How Co-op Vendors Joined Forces to Weather the Pandemic
When Lauren Shinn, owner of Aloha Smoothies in Ambler, was thinking of opening her shop in 2019, she wanted community to be a main ingredient in her business plan. To help achieve that, she turned to Weavers Way, which she joined in the fall of 2017, soon after the Ambler store opened.
“I had the opportunity to meet some of the local business owners and [find out about] their products during demonstrations at Weavers Way, through reading the Shuttle or just being in the Co-op and chatting with the staff,” she wrote in an email last month.
But before she could go too far down that path, COVID-19 descended on Southeastern Pennsylvania and threw a wrench into everything, including her then-scheduled April 19, 2020 opening.
“I had just completed the rough-in work at my store and was ready for sheetrock and then finished surfaces. Overnight, construction came to a halt,” she wrote. “I felt strongly at the time, and still do, that stopping work at my store was the right thing to do. Even though I knew it would delay our opening, it was a sacrifice that I was willing to make to flatten the curve and to protect my contractors and their families.”
A few days after Gov. Tom Wolf’s mandated shutdown of nonessential businesses, Shinn’s Goodnature X-1 Mini cold-pressed juicer was delivered to her house. Rather than let the machine sit, she started juicing organic fruits and vegetables at home for family and friends while working around the virtual school schedules of her three daughters.
In the course of making and giving away her concoctions, Shinn found out there were people in her community who were undergoing treatment for cancer and had specific dietary needs as a result. Feeling the need to help, she decided to start looking for a commercial space from which she could sell her products until the shop was up and running. She found it in the Flourtown Farmers Market, which is owned by her friend Brian Halligan. That location of Aloha opened last Memorial Day Weekend.
“It was an amazing feeling of triumph to realize my dream of opening a juice bar despite the many challenges,” she wrote. “The support from the community was remarkable, and Aloha flourished.”
Shinn offered online ordering, curbside pickup and contactless delivery from the Flourtown store Thursdays through Saturdays. She credits Co-op vendors Caleb Mangum of Nutty Novelties, a Telford-based flavored nut butter purveyor; Olga Sorzano of Phoenixville’s Baba’s Brew kombucha; fellow Ambler vendors Christina Rizzetta and Alec Satterly of Wake Coffee; and Shannon Roche and Meagan Benz of Manayunk’s Crust Vegan Bakery for becoming part of her supply network. All now have stand-alone items on her menu or provide ingredients for her smoothies, juices, smoothie bowls, salads and gluten-free toast selections. In addition, she depended heavily on the Co-op to keep her stocked with organic produce at a time when the food supply chain was struggling to keep products on the shelves.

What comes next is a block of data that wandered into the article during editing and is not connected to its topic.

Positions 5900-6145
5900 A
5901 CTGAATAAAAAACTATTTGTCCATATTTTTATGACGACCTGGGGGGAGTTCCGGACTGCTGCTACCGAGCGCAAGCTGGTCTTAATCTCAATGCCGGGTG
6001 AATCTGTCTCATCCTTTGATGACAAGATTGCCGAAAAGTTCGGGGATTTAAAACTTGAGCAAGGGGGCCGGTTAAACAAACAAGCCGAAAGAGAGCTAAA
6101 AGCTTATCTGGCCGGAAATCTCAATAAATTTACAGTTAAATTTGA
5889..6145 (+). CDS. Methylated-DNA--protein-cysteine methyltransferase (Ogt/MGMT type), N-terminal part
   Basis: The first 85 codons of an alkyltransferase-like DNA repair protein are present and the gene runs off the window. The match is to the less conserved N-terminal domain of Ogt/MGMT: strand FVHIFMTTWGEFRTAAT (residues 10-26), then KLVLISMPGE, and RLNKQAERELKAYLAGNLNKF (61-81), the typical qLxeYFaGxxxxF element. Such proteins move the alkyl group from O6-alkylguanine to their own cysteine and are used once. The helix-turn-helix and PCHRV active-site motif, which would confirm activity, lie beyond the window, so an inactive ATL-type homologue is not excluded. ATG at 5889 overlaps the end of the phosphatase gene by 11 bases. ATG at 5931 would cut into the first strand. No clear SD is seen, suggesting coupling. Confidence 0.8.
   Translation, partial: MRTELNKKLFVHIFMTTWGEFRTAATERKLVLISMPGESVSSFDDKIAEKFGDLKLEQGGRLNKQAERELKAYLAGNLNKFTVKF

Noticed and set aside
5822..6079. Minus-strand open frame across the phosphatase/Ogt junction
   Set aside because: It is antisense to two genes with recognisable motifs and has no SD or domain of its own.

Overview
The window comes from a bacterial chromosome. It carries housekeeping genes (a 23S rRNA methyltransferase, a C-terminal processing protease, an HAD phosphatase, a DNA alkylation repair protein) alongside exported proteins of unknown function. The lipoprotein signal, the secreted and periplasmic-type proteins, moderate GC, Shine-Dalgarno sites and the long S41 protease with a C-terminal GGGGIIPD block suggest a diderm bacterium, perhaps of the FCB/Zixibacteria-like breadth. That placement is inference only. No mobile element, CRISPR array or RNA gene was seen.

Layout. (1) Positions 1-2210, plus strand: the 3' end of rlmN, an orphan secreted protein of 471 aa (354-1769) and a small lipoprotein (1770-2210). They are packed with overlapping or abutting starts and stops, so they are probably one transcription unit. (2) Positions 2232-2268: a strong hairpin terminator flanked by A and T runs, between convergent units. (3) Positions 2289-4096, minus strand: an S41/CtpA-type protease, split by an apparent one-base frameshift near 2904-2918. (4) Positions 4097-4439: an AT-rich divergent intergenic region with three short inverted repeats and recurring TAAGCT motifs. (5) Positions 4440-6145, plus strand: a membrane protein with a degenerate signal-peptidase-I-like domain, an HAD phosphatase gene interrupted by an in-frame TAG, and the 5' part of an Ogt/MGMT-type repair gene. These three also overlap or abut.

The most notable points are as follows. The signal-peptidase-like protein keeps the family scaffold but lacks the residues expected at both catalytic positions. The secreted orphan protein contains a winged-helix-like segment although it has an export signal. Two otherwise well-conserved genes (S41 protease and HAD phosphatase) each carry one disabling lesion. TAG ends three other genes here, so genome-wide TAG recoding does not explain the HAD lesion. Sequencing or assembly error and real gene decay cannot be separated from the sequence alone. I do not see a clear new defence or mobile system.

When Gov. Wolf lifted his stay-at-home order for Southeastern Pennsylvania last June, construction was able to resume on Aloha’s Ambler location. But building supplies, contractors, and refrigeration equipment were all in short supply due to the pandemic, so progress was slow. The Ambler store finally opened last October and has been open every day since.
Another Pivot in Phoenixville
Sorzano, of Baba’s Brew, also had to retool once the pandemic hit and shutdowns began. After five years in business with year after year of consistent growth, they lost 80% of their customers practically overnight due to the closure of restaurants, cafés, and coffee shops.
“After the initial shock and phone call with other small business owners who found themselves in a similarly dire situation, we decided that we can only survive if we bond together,” she wrote in an email.
Baba’s closed their tasting room and launched a curbside pickup operation that offered over three dozen products from 20 local vendors in addition to their kombucha. Their offerings included pizza and marinara sauce from Vesper Brothers of Wayne; sauerkraut and pickled beets from Food and Ferments of Cortland, NY; bread from Merzbacher’s of Germantown; croissants and challah bread from Le Bus Bakery of King of Prussia, and cheeses from Caputo Brothers Creamery of Spring Grove, to name a few. Like Shinn, she initially connected with many of those vendors through the Co-op.
Unlike Shinn and Sorzano, Colleen Falicki, owner of Plymouth Meeting’s Back to Earth Compost, sells a service, not a product — curbside compost pickup in suburban Philadelphia. She and Shinn first connected at the Ambler Farmers’ Market and later during weekend compost pickups Back to Earth sponsored at Weavers Way Ambler. The company now counts Aloha as one of its customers.
For Falicki, networking with other vendors in the Co-op community is an extension of her passionate support of small and local businesses.
“I found it natural to seek out others in the Weavers Way Co-op community — those in the Shuttler and [those] whose products I purchase,” she wrote in an email. “Most times I will stop in or call the business to learn more about what service or product they provide. I am always thinking about who I can connect them with.”
Even though opening the Flourtown location and all the other adjustments weren’t anywhere in Shinn’s initial business plan, she thinks going through all those changes in her first year has toughened her up and readied her for whatever lies ahead.
“Sheer grit and a willingness to pivot created opportunity for growth, and that has made me a more capable female business owner,” she wrote. “Overcoming struggles, pivots and hurdles, which were far more ‘first year’ growing pains than I bargained for, makes me confident that nothing that can stop us now.”